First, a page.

Last week, my phone was stolen while I was visiting the beach. I made a few mistakes, not least of which was to bring my phone to the beach in the first place -- but my biggest mistake was not setting my phone up properly to minimize the damage of a potential theft, or to maximize the chances of getting my phone back if I lost it.
Don't make the same mistakes I did. Use this guide to smartphone safety and security to ensure that if you do lose your phone, you suffer as little heartache and headache as possible.
Write Down Serial Numbers
Every smartphone comes with its own identifying information, which includes both model numbers and serial numbers. Write these down and store them in a safe place. You'll need this information if you ever need to report a lost or stolen phone and/or file a claim.
Apple (AAPL) devices will display this information in the About section of their settings. A complete guide to finding serial numbers or other identifying information can be found on Apple's web site. Devices running Google's (GOOG) Android have similar screens on their Settings app that can be accessed in similar ways. If your phone's already gone, don't fret -- the box it came it should also have this information on a sticker attached to the outside.
If you can't recover your phone, report the phone's serial number as lost or stolen on Immobilize, CheckMEND, and Trace. This is a first line of defense against allowing any thieves to profit from your precious devices. These sites link your smartphone into national property databases used by police departments to track stolen goods, and if you buy a secondhand product,you can also use them to ensure you're not getting one that's been marked down thanks to the old five-finger discount.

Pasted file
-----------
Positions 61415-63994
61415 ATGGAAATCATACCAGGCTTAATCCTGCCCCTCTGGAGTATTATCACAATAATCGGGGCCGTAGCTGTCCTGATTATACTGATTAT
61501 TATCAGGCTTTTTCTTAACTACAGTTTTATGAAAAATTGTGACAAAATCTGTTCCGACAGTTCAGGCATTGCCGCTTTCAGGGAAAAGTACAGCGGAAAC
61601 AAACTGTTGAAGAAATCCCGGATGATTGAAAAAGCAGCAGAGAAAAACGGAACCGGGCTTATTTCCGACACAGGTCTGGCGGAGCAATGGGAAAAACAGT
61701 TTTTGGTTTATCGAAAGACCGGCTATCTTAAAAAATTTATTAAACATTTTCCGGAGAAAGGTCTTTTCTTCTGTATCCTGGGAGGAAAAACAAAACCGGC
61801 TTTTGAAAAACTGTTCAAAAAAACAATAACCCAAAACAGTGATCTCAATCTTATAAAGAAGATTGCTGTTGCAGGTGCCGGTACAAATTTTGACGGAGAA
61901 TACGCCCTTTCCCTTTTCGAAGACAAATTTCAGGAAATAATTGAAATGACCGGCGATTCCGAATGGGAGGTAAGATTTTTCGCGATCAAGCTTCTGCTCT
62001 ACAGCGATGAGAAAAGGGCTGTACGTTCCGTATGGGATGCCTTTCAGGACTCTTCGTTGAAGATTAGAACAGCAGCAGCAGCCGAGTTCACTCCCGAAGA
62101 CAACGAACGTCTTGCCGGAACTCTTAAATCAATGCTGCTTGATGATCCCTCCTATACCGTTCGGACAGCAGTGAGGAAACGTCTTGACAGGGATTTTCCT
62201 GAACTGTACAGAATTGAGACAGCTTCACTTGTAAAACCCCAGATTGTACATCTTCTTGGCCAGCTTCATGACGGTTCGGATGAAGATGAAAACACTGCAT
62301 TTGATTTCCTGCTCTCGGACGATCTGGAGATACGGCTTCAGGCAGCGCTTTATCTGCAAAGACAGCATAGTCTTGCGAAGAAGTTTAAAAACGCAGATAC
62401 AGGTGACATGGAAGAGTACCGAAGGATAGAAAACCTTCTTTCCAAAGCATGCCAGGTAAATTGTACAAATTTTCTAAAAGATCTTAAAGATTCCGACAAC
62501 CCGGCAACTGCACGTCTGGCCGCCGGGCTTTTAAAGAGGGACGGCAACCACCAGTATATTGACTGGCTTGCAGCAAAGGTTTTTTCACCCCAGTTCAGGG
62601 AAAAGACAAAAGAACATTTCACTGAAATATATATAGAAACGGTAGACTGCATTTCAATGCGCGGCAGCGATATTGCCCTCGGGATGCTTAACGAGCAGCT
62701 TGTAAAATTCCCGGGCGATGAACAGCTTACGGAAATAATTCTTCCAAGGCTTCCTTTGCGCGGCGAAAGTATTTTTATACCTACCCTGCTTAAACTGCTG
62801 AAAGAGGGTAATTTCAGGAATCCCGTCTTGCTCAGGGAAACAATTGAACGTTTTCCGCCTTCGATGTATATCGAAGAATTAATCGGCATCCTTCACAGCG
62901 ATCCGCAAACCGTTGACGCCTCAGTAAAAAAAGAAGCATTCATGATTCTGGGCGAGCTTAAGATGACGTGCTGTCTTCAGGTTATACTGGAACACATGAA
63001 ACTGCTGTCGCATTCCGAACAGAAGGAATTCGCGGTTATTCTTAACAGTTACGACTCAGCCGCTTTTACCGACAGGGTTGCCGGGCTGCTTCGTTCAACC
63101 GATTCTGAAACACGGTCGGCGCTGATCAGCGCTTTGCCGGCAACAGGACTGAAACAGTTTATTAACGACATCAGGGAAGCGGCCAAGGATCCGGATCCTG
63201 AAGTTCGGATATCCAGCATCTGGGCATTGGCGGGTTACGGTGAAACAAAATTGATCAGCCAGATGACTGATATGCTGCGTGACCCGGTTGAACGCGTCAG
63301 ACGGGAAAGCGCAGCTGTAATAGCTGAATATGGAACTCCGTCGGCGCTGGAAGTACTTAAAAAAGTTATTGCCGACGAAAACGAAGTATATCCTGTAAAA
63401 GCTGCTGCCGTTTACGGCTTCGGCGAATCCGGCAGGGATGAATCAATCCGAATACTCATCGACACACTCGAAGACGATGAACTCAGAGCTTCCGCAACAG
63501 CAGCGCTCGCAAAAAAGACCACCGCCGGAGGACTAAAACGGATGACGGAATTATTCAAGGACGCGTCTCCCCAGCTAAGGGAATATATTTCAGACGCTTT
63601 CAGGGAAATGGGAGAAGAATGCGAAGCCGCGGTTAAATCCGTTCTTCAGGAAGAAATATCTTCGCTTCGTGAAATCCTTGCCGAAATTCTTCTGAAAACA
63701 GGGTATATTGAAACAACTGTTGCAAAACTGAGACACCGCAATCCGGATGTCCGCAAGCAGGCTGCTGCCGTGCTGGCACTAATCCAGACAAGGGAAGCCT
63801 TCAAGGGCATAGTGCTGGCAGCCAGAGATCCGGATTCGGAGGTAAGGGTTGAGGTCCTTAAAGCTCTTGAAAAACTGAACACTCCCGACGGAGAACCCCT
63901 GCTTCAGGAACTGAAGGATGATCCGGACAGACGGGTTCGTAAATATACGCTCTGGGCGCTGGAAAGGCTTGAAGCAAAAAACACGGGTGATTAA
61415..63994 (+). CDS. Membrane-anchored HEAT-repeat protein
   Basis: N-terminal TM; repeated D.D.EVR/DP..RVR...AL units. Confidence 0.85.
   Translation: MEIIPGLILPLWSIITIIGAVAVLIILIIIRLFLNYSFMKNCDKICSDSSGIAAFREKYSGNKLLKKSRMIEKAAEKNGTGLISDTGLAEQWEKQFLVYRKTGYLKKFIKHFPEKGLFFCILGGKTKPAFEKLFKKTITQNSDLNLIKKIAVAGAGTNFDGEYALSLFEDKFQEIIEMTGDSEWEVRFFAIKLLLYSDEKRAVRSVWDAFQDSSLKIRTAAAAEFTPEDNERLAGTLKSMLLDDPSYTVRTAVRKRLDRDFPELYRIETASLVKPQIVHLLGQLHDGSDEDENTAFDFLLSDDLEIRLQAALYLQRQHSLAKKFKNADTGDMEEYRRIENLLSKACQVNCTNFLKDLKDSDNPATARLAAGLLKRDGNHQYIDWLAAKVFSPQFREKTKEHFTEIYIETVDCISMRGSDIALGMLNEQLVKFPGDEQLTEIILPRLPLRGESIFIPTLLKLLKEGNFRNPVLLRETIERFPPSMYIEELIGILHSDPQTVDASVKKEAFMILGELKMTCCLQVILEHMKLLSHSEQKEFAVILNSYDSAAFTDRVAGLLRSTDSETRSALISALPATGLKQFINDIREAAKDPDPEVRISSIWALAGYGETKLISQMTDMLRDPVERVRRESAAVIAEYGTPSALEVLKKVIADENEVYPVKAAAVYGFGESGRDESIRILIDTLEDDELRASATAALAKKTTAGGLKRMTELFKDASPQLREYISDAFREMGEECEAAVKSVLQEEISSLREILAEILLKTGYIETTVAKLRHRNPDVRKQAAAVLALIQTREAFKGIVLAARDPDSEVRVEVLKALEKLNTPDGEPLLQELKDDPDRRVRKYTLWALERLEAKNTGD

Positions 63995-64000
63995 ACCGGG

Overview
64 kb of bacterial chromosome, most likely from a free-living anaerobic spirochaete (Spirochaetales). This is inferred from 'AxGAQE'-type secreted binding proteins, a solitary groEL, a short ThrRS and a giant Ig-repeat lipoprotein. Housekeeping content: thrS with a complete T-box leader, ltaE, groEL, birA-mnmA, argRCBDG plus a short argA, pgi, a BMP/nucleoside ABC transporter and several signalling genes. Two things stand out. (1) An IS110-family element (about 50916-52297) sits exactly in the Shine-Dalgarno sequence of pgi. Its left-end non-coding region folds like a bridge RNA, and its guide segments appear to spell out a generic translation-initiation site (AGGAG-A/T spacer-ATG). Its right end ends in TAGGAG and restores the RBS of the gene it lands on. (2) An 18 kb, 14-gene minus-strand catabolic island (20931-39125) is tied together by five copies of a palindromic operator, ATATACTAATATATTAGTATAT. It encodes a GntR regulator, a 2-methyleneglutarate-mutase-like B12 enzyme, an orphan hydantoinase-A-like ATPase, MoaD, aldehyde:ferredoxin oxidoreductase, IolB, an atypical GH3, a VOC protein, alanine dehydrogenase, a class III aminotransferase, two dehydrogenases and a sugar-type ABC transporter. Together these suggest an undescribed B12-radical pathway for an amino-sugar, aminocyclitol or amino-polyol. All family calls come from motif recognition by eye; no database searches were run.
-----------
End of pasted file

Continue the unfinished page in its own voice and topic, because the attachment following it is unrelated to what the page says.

Set up a Password
Less than half of American smartphone owners use password protection even though a few seconds spent entering PIN codes can save days of pain down the road.
The iPhone 5s allows you to protect your phone with a fingerprint "Touch ID," but all iPhones can use PIN-based numeric passcodes or longer alphanumeric passwords. You can set these protections in the Touch ID & Passcode section of the iPhone's Settings app. A help page on Apple's website offers details.
Android offers several options in the Security section of its Settings app. The latest version (KitKat) allows you to choose from a PIN code, an alphanumeric password, a pattern lock (where you slide your finger around a grid of nine dots) and a Face Unlock feature that Google warns is "less secure" than the former options.
Back up Your Data to the Cloud
Some smartphone users may not feel comfortable putting every piece of their personal data into Apple or Google's hands, but unless you're doing something really nefarious, consider the alternative: You don't want to lose months or years of pictures and documents in one unfortunate moment. Activating your device's cloud storage capabilities can give you peace of mind and prevent the permanent loss of precious memories.